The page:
Both of my traffic tickets were made on my E-bike, in Puxi, far away from my quiet home in Pudong. The first instance occurred while making a trip back home from my Capoeira class in Xujiahui. I was driving down Zhaojiabang Road and heading towards the ferryboat on Fuxing Road when I heard two elderly Chinese men shouting at me in thick accents. I couldn't decipher what all they were saying, but I figured they were just excited to see a foreigner riding by. I pulled onto the sidewalk and was arriving at an intersection when all of a sudden several policemen popped out from behind a subway entry/exit stationed on the curb. Womp womp.
Two of the policeman approached my bike and after getting past the run around of trying to figure out if I could speak Mandarin, exclaimed in a dead serious tone, "You broke China's traffic laws". I did my best to explain that I didn't see any "No E-bikes allowed" sign along the street, of which I seriously didn't (Hey, it was one of my first times driving around Puxi and I wasn't even paying attention to the road signs), but they weren't having any of it. After awhile one of the policemen asked to see my passport, but I managed go quickly change the subject without a flinch. Whew.
All in all, I ended up having to write my name on a piece of paper and then, wait for it, had to pay a whopping 20rmb fine, or about $3 and some change, on the spot, cash money. H-A-L-L-E-L-U-J-A-H. H-A-L-L-E-L-U-J-A-H. After all that I couldn't believe that the fine was so cheap and miniscule. Luckily I had enough cash to give the officers, and with that, I didn't even bother sticking around to ask what would have happened if I didn't have any money on me. Yep, that was my first run in with Shanghai's traffic police, but not the last.
My next run in with Shanghai traffic police once again occurred while in route from my Capoeira class in Puxi to my home in Pudong. I was in Xujiahui and this time was riding down one of the district's plethora of tiny and heavily trafficked streets when I hit a corner and stumbled directly into a group of traffic police. It's funny; it was only my second time being pulled over but I felt like I knew the drill and just wanted to get it over with. The fact that I was late to catch the last ferryboat back to Pudong didn't help either.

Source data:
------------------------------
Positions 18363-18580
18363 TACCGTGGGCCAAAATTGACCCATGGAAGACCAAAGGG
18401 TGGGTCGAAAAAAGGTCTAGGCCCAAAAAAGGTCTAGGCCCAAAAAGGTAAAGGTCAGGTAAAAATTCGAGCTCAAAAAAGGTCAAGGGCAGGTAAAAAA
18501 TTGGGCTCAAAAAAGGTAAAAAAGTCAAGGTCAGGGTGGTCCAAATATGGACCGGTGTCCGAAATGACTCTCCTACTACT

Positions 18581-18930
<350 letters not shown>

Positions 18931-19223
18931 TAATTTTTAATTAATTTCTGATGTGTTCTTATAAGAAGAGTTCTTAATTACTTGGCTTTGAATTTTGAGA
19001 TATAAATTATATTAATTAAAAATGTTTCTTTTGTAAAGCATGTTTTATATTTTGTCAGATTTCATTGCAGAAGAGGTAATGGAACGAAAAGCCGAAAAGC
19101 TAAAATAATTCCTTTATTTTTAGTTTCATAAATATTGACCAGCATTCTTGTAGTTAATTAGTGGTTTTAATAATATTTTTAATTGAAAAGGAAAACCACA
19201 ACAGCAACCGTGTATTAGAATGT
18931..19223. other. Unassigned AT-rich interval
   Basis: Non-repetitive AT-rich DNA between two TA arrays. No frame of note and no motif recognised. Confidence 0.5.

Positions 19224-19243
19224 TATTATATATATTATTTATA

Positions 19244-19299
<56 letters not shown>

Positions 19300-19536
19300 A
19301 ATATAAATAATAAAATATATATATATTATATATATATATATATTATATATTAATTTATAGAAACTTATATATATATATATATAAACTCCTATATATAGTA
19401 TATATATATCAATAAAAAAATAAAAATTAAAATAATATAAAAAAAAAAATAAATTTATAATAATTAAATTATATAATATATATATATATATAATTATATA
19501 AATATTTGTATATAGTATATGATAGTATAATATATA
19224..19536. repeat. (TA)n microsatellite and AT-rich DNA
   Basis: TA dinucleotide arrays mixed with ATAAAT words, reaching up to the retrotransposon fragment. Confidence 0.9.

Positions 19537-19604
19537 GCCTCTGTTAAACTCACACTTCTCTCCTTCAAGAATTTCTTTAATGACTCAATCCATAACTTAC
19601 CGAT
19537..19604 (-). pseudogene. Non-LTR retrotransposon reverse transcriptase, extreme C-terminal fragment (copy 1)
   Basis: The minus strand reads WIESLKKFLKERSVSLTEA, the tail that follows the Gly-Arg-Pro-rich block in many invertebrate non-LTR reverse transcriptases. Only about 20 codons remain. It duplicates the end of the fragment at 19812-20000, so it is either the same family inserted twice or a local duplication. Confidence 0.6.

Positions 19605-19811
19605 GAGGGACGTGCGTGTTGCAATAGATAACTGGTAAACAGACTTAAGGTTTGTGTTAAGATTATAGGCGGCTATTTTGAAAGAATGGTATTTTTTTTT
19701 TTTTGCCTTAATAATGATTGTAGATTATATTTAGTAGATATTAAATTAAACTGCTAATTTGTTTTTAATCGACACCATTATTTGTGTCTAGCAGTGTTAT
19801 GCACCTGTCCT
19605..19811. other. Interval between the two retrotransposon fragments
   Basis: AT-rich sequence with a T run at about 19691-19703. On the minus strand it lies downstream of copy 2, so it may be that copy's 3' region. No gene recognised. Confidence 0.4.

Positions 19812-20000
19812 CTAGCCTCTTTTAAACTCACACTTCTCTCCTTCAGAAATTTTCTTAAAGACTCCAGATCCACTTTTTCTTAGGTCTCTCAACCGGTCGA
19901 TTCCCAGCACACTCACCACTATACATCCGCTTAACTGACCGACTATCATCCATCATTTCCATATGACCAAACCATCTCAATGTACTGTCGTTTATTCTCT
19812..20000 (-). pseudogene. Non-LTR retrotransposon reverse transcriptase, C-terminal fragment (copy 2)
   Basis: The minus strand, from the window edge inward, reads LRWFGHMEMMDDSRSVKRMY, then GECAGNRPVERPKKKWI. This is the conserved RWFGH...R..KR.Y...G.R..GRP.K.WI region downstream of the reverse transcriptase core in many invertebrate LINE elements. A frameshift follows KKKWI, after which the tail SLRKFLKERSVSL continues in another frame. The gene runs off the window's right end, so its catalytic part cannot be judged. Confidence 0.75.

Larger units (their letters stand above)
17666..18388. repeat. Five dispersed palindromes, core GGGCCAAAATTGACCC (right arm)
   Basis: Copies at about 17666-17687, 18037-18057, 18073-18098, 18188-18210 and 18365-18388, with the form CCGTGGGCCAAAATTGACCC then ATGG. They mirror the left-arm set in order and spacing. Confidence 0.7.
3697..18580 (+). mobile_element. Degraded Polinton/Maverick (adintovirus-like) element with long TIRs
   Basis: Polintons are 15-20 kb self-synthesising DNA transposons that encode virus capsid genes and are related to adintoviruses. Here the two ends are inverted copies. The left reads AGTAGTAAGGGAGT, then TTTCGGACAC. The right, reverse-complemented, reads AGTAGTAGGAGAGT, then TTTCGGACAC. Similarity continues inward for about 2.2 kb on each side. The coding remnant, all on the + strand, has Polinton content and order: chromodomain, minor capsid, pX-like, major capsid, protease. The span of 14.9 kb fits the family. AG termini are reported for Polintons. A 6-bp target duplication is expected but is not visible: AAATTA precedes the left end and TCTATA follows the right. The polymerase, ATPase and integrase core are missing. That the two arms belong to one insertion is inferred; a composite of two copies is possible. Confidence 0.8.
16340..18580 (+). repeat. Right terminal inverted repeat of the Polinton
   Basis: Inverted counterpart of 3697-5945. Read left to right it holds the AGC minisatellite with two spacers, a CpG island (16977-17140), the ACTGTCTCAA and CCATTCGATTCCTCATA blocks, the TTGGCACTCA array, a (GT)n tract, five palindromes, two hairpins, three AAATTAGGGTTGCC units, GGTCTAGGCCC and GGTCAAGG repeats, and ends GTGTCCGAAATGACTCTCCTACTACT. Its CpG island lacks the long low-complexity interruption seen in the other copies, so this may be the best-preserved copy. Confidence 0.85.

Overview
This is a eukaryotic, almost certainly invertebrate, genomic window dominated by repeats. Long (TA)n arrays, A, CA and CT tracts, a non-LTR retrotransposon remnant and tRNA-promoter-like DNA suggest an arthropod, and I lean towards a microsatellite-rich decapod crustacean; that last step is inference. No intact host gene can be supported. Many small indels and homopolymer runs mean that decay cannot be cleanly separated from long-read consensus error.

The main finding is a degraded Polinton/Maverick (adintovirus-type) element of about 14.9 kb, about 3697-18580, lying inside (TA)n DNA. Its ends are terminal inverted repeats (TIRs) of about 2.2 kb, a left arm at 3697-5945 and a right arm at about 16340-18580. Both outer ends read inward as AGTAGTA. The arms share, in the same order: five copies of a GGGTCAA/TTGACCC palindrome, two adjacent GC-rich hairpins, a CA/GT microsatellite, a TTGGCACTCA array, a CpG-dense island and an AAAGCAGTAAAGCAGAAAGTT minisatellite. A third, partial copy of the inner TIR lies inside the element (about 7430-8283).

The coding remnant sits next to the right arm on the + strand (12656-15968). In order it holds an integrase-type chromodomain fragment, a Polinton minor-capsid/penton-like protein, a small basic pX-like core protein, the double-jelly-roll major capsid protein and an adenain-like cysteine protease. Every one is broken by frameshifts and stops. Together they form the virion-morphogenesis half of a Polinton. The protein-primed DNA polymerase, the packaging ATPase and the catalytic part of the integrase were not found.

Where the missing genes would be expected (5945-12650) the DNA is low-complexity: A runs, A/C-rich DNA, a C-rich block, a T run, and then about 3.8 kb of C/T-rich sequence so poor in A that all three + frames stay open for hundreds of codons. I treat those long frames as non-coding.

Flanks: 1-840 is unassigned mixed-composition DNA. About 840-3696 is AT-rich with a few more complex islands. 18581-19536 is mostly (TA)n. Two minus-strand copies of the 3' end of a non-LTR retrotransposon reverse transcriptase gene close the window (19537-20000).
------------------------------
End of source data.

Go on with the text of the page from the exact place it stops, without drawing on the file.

Once again, I tried pleading with the officers and informed them that I only caught wind of a road sign symbolizing that no bicycles were allowed and that I didn't know that it included E-bikes. They'd laugh at me as though I was lying and only respond with their familiar and obviously rehearsed phrase: "You must obey China's traffic laws". I paid the 20rmb fine and left. Oh yeah, I'd also end up missing the last ferryboat to Pudong, but that's a whole other story in itself.
Lastly, another run-in with the Shanghai traffic police happened just recently in Pudong while I was making my way to the new Taco Bell in Lujiazui. I had just turned the curb on Binjiang Avenue when I ran into a police stop. Two officers had approached me, asked if I could speak Chinese, then proceeded with, you guessed it: "You must obey China's traffic laws". In this case, though, I had driven down this particular street dozens of times before without any issue, so I knew that either the city had just implemented this new rule on Binjiang Road or that traffic police were just out to f*ck with people, of which I'm all too familiar with having been born and raised in Los Angeles.
I argued that I had no knowledge of the road's sudden change of rules, and I once again received that snarly laugh as if I was being dishonest. What's more, the younger policeman present was particularly aggressive in his effort to have me pull my E-bike over and give me a ticket. In fact, he kept repeating, "You broke China's traffic laws" as though he had some sort of vendetta against foreigners. He wasn't overly threatening where I felt intimidated, but it was definitely out of the norm.
After awhile the elder policeman could see that I was telling the truth and he allowed me to go freely, much to the dismay of his partner. I guess some of the traffic police are understanding after all.
Whether you're living in Puxi or Pudong, if you're in Shanghai and getting around on E-bike, make sure to drive safe and "obey China's traffic laws!"